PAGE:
The standoff between DirecTV and Viacom risks accelerating the move away from television to iPads and smart phones – and the expectation of access to content anywhere, anytime.
As a result, some 20 million subscribers are without channels ranging from Comedy Central to MTV, Nickelodeon, and Spike TV. Both sides have taken to the Internet in a free-for-all blogfest, as each blames the other for the blackout.
But the corporate brawl over how much the satellite firm should pay the cable firm is, well, fussing with the deck furniture while the proverbial ship sails into ever rougher waters, say media analysts. Meanwhile, the real risk is that customers, with an ever-increasing menu of entertainment options, will simply move on.
As one customer recently tweeted: "Watching @Viacom and @DirecTV is like watching Titanic passengers fighting over the last salmon roll. YOUR MEDIUM IS A SINKING SHIP."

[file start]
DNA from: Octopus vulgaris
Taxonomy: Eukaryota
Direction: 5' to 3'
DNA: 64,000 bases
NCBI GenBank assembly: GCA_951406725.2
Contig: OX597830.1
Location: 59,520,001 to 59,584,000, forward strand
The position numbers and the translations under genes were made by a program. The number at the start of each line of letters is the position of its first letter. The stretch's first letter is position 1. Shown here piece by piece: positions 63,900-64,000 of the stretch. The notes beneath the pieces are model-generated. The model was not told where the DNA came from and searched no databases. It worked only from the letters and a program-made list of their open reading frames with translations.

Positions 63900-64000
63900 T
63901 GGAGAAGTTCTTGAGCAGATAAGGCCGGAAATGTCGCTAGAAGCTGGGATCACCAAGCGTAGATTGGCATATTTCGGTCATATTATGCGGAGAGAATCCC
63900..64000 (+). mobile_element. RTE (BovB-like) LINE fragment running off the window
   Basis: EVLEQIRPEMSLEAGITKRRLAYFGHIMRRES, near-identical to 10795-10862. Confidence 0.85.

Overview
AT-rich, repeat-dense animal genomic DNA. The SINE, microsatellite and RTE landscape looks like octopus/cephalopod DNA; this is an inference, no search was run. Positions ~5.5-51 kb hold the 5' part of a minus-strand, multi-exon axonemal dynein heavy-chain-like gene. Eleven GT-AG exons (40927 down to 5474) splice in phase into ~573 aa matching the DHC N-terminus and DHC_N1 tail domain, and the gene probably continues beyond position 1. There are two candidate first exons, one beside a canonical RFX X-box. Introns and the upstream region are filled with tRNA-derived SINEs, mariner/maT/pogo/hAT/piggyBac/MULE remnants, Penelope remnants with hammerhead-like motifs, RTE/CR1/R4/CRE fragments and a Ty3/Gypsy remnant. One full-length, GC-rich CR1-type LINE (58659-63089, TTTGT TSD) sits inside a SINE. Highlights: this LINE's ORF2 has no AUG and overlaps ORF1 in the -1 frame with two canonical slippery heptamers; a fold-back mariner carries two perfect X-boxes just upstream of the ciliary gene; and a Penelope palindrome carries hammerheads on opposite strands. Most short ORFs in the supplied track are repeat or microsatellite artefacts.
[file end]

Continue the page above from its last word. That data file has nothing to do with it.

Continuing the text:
This dispute will only make the ongoing media transition move more quickly, says Fordham University media professor Paul Levinson, author of “New New Media.” Consumers don’t care where their content comes from, he says, noting that all the various new media from iPads to smart phones are working together to make access to favorite content available anywhere, anytime. “All this is doing is speeding up the convergence that is already under way,” he adds.